New York's Public Land Gobblers

Bad weather kept hunters out of the woods last season, but that means more birds and better hunting in 2004. Try these top-rated public lands for some exciting spring turkey hunting near you.

Photo by Bruce Ingram

By J. Michael Kelly

Weather is routinely cited as a limiting factor in turkey reproduction, but rain and sunshine also play a critical role in turkey hunting. Think about it. A forecast of mild temperatures and blue skies urge a tired sportsman to get out of bed and into the woods before sunup, while an early-morning downpour would convince most of us to roll over and go back to sleep.

Last spring's weather undoubtedly caused many New York hunters to spend less time than usual with their backs against the trees.

Although the rain came down harder in some regions than others, drizzles and downpours gave most of the state a good soaking during the month of May. As a result, hunter effort was diminished, and the reported statewide kill of 7,117 turkeys, 5 percent fewer than the previous spring, might have given the wrong impression of how many birds were out there in the first place.

This year, hunting prospects are generally good, but opportunities may vary considerably from region to region along with the weather.

In the Syracuse area, for example, about two inches more rain than average fell last May. That meant nesting turkeys were probably harried constantly by foxes, skunks and other ground-bound predators. It's reasonable to assume that hens near the Salt City had an elevated rate of nesting failures and hatched fewer poults than usual.

But in some other areas of the state, such as the extreme southwest corner of the state and the Tug Hill Plateau east of Lake Ontario, precipitation in May '02 was moderate or light. In those locales, it's likely that a high percentage of eggs were hatched. The bottom line is more encouraging than discouraging for hunters.

Peering through a computer model that links reproductive trends to the volume of rainfall in May and June, the resident turkey expert at the State University of New York College of Environmental Science and Forestry sees an upward trend in the statewide flock. Dr. William Porter estimated the state would harbor about 35 percent more birds in autumn 2003 than in the fall of 2002. Presumably, there should also be more jakes out and about this spring than last season.

It's worth noting that the model Porter uses has been 95 percent accurate in predicting up or down population trends since it was devised in the 1970s.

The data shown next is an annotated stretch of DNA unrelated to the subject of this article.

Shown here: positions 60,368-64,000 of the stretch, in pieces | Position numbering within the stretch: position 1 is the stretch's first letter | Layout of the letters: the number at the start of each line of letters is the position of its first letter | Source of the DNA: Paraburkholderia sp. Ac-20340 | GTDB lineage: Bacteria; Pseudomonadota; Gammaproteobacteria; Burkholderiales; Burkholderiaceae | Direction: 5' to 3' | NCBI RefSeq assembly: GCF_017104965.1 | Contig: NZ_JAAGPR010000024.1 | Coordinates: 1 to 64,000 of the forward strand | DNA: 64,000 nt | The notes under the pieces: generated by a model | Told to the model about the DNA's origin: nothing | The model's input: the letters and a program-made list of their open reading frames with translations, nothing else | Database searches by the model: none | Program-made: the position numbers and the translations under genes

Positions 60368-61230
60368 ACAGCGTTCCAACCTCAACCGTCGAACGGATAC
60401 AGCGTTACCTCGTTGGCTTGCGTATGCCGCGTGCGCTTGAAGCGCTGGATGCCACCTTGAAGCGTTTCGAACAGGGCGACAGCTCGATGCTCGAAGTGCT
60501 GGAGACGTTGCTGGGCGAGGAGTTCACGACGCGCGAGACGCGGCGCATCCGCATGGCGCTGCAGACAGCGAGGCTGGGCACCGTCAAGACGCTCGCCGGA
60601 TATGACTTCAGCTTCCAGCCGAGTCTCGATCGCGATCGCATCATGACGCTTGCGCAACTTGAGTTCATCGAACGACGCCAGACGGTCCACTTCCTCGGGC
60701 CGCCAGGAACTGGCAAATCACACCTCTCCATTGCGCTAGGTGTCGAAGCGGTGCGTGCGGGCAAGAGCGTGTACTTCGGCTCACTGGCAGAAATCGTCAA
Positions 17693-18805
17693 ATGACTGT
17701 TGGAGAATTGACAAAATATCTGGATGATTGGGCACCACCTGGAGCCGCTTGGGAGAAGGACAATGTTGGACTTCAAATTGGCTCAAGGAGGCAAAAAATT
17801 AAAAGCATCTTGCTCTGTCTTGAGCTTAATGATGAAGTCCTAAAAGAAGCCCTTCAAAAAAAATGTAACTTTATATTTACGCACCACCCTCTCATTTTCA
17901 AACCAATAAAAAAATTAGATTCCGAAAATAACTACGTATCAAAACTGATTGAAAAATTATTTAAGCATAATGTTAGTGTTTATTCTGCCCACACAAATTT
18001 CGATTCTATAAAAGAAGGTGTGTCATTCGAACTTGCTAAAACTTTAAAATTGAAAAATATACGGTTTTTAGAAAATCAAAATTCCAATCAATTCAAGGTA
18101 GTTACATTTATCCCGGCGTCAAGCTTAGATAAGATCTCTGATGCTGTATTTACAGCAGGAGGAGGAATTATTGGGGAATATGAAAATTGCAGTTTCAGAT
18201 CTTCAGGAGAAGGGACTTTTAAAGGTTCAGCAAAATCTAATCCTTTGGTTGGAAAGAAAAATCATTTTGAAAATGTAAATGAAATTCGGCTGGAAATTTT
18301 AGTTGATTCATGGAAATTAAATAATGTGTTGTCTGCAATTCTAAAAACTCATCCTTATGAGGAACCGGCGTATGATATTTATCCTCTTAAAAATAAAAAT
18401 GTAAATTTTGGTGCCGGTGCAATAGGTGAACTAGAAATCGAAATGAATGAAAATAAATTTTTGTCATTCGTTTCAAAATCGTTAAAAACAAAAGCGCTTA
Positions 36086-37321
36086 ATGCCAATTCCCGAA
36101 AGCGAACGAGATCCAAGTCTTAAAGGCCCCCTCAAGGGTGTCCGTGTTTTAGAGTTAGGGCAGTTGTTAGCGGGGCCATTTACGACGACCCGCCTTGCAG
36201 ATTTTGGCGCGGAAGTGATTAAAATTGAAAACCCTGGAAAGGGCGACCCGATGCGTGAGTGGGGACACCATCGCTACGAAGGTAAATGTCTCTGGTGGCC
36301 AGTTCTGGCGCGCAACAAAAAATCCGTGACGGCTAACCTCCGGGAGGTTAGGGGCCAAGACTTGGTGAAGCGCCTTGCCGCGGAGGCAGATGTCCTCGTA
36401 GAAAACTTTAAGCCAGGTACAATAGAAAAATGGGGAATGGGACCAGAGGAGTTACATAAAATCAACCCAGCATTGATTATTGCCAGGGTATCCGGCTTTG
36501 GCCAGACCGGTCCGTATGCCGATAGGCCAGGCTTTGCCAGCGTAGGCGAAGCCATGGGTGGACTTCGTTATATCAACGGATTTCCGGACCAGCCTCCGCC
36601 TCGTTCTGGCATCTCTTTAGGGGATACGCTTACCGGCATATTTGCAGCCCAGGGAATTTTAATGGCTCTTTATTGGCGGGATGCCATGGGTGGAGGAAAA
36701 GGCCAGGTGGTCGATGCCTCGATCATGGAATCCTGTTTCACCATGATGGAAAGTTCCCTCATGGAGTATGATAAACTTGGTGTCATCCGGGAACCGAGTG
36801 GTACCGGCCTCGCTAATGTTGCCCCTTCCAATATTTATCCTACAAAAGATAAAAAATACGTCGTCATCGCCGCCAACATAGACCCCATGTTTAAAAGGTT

Hunters who struggled to kill a gobbler last spring can also find solace in a couple of long-term trends. In the more than three decades since New York's trap-and-transfer program kicked into high gear, turkeys have multiplied and proliferated in virtually every corner of the state, except for New York City and the high peaks region of the Adirondacks, although turkeys are seen in both places on occasion.

Empire State hunters killed a record 10,341 turkeys during the 1995 spring season, and in three of the seven seasons since then, they've topped the 9,000 mark. Wet springs and poor poult production resulted in disappointing hunting the last two years, but it would be no shock if the statewide take rises slightly this season.

Here is a look at six public lands where New York's turkey hunters can reasonably expect to collect their share of the harvest.

It probably gets more visits from turkey hunters than any other public hunting area in the region, but Allegany State Park can take the pressure. Camouflaged yelpers and cluckers who obtain the necessary free hunting permit at the park office have more than 60,000 acres to choose from.

Outside of the Adirondacks, Allegany Park is the largest contiguous public hunting ground in the state. Most of its hills, gullies and woods are traversed by wild turkeys. It happens to include some of Cattaraugus County, which is one of New York's steadiest producers of wild Thanksgiving dinners. During the spring 2003 season, hunters bagged a reported total of 392 bearded birds in the county, second only to the 423 gobblers slain in neighboring Chautauqua County.

My first visit to the park, several seasons back, was a typical newcomer experience. I didn't score on a gobbler that weekday morning, but did convince several birds to talk back to me. I had more than a square mile of steep, hardwood-covered slopes all to myself. Amazingly, the birdy spot I selected after minimal scouting was no more than 300 yards uphill from the park stretch of Wolf Run Road.

The point is that while you could follow your compass to a backwoods corner of Allegany State Park, you don't have to. Much of the good hunting in the park is readily accessible even for relatively inexperienced woodsmen.

The lay of the land in the park varies from flat to almost straight up and down. Hillsides are covered with about a 60/40 mix of hardwoods and conifers, by my own unscientific estimate, and many of the hardwoods are acorn-laden red and white oaks.

Because the park abuts the Pennsylvania border and the Seneca Indian Nation reservation, visiting hunters would be wise to study a map before venturing into new territory. The ranger's office offers a suitable black-and-white handout hunters can get when they acquire the aforementioned permit.